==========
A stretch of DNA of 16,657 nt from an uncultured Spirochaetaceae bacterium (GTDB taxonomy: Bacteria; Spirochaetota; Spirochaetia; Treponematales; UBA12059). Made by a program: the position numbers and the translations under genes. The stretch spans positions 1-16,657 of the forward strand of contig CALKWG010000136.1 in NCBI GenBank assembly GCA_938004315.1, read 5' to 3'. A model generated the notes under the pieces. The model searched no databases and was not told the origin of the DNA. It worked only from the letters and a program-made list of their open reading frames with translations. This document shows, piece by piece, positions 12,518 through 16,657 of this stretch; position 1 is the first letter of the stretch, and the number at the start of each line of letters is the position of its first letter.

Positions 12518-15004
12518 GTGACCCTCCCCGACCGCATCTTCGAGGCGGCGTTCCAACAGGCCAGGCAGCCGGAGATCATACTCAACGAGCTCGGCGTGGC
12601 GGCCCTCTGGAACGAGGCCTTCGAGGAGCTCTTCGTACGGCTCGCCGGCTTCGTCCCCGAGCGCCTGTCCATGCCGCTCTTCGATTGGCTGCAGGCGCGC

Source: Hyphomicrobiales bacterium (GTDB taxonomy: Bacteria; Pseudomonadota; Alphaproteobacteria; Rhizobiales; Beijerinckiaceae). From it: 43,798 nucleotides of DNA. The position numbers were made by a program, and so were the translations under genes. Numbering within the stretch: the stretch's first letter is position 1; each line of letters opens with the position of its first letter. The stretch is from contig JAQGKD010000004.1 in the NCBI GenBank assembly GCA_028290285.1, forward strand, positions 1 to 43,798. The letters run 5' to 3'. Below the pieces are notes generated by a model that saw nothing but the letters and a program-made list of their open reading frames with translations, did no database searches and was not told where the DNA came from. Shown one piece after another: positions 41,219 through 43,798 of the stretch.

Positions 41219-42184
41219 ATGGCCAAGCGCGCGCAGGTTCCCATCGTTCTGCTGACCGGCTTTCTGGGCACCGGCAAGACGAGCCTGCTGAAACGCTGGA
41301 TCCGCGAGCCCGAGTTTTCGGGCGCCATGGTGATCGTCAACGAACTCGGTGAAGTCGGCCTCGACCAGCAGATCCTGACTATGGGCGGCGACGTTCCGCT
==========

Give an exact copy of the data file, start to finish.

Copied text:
A stretch of DNA of 16,657 nt from an uncultured Spirochaetaceae bacterium (GTDB taxonomy: Bacteria; Spirochaetota; Spirochaetia; Treponematales; UBA12059). Made by a program: the position numbers and the translations under genes. The stretch spans positions 1-16,657 of the forward strand of contig CALKWG010000136.1 in NCBI GenBank assembly GCA_938004315.1, read 5' to 3'. A model generated the notes under the pieces. The model searched no databases and was not told the origin of the DNA. It worked only from the letters and a program-made list of their open reading frames with translations. This document shows, piece by piece, positions 12,518 through 16,657 of this stretch; position 1 is the first letter of the stretch, and the number at the start of each line of letters is the position of its first letter.

Positions 12518-15004
12518 GTGACCCTCCCCGACCGCATCTTCGAGGCGGCGTTCCAACAGGCCAGGCAGCCGGAGATCATACTCAACGAGCTCGGCGTGGC
12601 GGCCCTCTGGAACGAGGCCTTCGAGGAGCTCTTCGTACGGCTCGCCGGCTTCGTCCCCGAGCGCCTGTCCATGCCGCTCTTCGATTGGCTGCAGGCGCGC

Source: Hyphomicrobiales bacterium (GTDB taxonomy: Bacteria; Pseudomonadota; Alphaproteobacteria; Rhizobiales; Beijerinckiaceae). From it: 43,798 nucleotides of DNA. The position numbers were made by a program, and so were the translations under genes. Numbering within the stretch: the stretch's first letter is position 1; each line of letters opens with the position of its first letter. The stretch is from contig JAQGKD010000004.1 in the NCBI GenBank assembly GCA_028290285.1, forward strand, positions 1 to 43,798. The letters run 5' to 3'. Below the pieces are notes generated by a model that saw nothing but the letters and a program-made list of their open reading frames with translations, did no database searches and was not told where the DNA came from. Shown one piece after another: positions 41,219 through 43,798 of the stretch.

Positions 41219-42184
41219 ATGGCCAAGCGCGCGCAGGTTCCCATCGTTCTGCTGACCGGCTTTCTGGGCACCGGCAAGACGAGCCTGCTGAAACGCTGGA
41301 TCCGCGAGCCCGAGTTTTCGGGCGCCATGGTGATCGTCAACGAACTCGGTGAAGTCGGCCTCGACCAGCAGATCCTGACTATGGGCGGCGACGTTCCGCT